A Thanksgiving Story . . . more than a week later
But wait! WAIT! I never shared my Thanksgiving story. I never told you all how Thanksgiving morning - four hours before 11 people were supposed to show up and expect a turkey and all the trimmings on a lace tablecloth with damask napkins and four kinds of homemade pie - the pluming in our house IMPLODED.
I walked up the hall at 8 a.m. and there was Mark, standing over a toilet with water filled Right. Up. To. The. Brim.
So I did what any hostess would do under the circumstances. I left the house to run a Turkey Trot 5K while he tried to snake out the clog.
(And I need to mention here that my mother-in-law arrived Wednesday night to get dinner going in the morning so that I could run in said Turkey Trot. She rocks).
But I digress.
So I go off to trot with the turkeys and give the home situation very little thought. After all, I have two young children who use 17 times the toilet paper necessary every time they sit their dainty butts on the loo. I assumed (and you know what happens when you assume) that the problem would be rectified toot sweet.
Except, it wasn't.
When I arrived home 90 minutes later, the first thing I saw was Loaf, fully dressed. The second thing I saw was the back of the van wide open and loaded with suitcases. Oh. Crap. (Not literally, but close enough).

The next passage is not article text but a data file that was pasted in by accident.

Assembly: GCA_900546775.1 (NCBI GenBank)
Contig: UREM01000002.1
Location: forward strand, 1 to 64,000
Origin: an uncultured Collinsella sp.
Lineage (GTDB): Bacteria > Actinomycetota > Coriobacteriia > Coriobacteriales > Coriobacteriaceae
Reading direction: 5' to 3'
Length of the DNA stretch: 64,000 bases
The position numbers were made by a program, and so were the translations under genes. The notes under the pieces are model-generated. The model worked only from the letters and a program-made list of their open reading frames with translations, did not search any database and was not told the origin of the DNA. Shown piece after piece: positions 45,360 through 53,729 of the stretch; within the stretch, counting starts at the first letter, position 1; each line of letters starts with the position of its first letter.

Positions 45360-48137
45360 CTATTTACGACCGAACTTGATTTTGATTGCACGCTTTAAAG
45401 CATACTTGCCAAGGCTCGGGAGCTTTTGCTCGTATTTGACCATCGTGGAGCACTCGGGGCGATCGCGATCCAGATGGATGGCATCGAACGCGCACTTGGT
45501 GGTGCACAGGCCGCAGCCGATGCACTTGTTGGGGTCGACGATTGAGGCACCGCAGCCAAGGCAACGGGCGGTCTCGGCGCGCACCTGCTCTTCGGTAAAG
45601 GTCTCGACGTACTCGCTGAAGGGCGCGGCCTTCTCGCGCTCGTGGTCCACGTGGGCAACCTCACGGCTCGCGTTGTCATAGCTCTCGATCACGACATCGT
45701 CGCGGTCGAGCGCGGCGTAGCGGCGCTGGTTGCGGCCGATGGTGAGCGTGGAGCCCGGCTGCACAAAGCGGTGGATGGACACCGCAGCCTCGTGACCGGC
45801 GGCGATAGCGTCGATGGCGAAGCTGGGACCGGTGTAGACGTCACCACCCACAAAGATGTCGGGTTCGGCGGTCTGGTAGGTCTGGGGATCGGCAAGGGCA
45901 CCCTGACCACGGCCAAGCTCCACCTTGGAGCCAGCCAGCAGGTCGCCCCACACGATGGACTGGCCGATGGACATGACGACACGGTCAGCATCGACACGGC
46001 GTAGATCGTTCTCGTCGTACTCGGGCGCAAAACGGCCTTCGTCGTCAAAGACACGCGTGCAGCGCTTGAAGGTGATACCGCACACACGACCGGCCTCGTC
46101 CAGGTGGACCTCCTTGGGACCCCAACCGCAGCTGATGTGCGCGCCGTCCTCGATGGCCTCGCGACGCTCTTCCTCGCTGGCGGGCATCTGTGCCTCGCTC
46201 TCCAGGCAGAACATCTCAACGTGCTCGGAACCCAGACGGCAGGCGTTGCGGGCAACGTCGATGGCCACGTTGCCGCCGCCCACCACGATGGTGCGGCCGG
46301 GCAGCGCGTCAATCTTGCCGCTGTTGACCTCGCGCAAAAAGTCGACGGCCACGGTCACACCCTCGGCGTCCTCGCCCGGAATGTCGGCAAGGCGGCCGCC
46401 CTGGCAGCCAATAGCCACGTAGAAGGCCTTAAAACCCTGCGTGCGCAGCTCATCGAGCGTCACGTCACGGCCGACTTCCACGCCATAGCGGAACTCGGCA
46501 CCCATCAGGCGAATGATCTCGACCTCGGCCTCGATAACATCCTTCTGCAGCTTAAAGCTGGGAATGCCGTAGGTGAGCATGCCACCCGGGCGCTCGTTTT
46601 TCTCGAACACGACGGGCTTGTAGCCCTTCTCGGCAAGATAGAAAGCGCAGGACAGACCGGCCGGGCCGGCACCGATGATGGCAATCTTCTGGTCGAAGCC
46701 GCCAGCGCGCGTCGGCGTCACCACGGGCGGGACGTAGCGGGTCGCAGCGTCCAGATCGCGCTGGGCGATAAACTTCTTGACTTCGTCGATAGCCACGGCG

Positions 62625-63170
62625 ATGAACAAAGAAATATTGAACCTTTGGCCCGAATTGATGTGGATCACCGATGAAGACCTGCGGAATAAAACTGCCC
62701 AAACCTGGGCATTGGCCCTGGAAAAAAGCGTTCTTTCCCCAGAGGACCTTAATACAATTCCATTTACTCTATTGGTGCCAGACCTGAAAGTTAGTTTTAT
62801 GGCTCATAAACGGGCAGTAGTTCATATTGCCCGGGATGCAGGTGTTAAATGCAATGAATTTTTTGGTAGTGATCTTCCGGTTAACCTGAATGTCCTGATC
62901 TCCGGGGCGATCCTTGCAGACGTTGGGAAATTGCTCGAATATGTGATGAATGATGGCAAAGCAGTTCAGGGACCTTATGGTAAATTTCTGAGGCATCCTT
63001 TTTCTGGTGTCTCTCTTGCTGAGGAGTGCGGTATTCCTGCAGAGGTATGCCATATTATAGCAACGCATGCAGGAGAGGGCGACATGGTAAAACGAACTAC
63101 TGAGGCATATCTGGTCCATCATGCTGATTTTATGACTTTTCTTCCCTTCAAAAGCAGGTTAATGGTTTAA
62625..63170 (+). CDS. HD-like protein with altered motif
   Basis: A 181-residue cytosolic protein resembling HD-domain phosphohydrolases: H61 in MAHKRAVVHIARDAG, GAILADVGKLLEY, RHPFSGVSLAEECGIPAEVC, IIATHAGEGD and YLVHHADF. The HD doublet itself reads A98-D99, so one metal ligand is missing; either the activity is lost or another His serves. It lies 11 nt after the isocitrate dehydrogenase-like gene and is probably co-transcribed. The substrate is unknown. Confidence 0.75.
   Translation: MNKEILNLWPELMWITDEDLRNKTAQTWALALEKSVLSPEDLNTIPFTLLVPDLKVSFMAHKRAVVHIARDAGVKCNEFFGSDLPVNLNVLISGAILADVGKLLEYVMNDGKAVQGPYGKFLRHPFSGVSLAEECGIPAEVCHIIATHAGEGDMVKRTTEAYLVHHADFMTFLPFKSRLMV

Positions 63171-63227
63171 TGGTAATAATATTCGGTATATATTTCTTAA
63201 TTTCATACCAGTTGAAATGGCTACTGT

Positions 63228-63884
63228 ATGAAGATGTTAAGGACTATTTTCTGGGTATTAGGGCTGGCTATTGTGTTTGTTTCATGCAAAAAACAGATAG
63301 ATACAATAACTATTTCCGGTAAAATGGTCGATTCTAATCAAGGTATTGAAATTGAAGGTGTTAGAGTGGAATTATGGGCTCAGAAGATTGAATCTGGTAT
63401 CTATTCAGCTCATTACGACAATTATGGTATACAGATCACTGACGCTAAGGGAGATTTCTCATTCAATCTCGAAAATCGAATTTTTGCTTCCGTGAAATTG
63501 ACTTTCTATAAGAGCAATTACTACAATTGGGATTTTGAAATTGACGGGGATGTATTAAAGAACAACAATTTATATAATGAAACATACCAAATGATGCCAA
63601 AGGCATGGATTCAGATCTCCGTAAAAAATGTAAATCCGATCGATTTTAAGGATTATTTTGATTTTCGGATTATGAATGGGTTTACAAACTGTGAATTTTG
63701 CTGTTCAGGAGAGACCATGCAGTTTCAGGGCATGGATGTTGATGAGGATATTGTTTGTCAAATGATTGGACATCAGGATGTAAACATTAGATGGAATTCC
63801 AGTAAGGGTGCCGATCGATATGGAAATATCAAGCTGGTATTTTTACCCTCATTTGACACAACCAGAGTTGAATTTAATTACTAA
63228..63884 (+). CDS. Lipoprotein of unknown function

Mark met me at the door and explained that every drain in the house had stopped working. Nothing was going down anywhere. And to make things even more fun, water was pouring out of the ceiling in the garage.
Fortunately, my brother- and sister-in-law stepped up to the plate and Saved Thanksgiving! Unfortunately, they live an hour away.
Have you ever moved an entire Thanksgiving feast an hour away on Thanksgiving day? Well let me tell you, it is quite the feat.
My mother-in-law had already taken the bird and left because getting that sucker in the oven was of primo importance. None of us really wanted to eat dinner at 9 p.m. In the meantime, Mark and I packed up the rest of the food: trays of sweet potatoes, pies, potatoes for mashing, a huge salad, a vat of salad dressing, as well as all the condiments, sauces, spices, beverages and trimmings we'd need for the meal.
And in what can only be called a Thanksgiving miracle, we managed to remember everything but a few pears I was going to slice and toss into the salad (it didn't need them anyway).
We then drove both cars (so Mark could come back at the crack of dawn to meet the plumber on Friday) to the relative's house.
Thanksgiving was a resounding success and the next day we found out that the problem was just a tree root that had grown into one of the main pipes. (Nice timing tree. Really. Thanks a lot).
But all in all, it could have been SO MUCH worse. We may not have found a backup host so quickly. It could have happened AFTER the guests arrived. It could have been thousands of dollars in repairs. So overall, I ended up being pretty thankful anyway.
OK. Phew. Got that one in. On to Christmas . . . .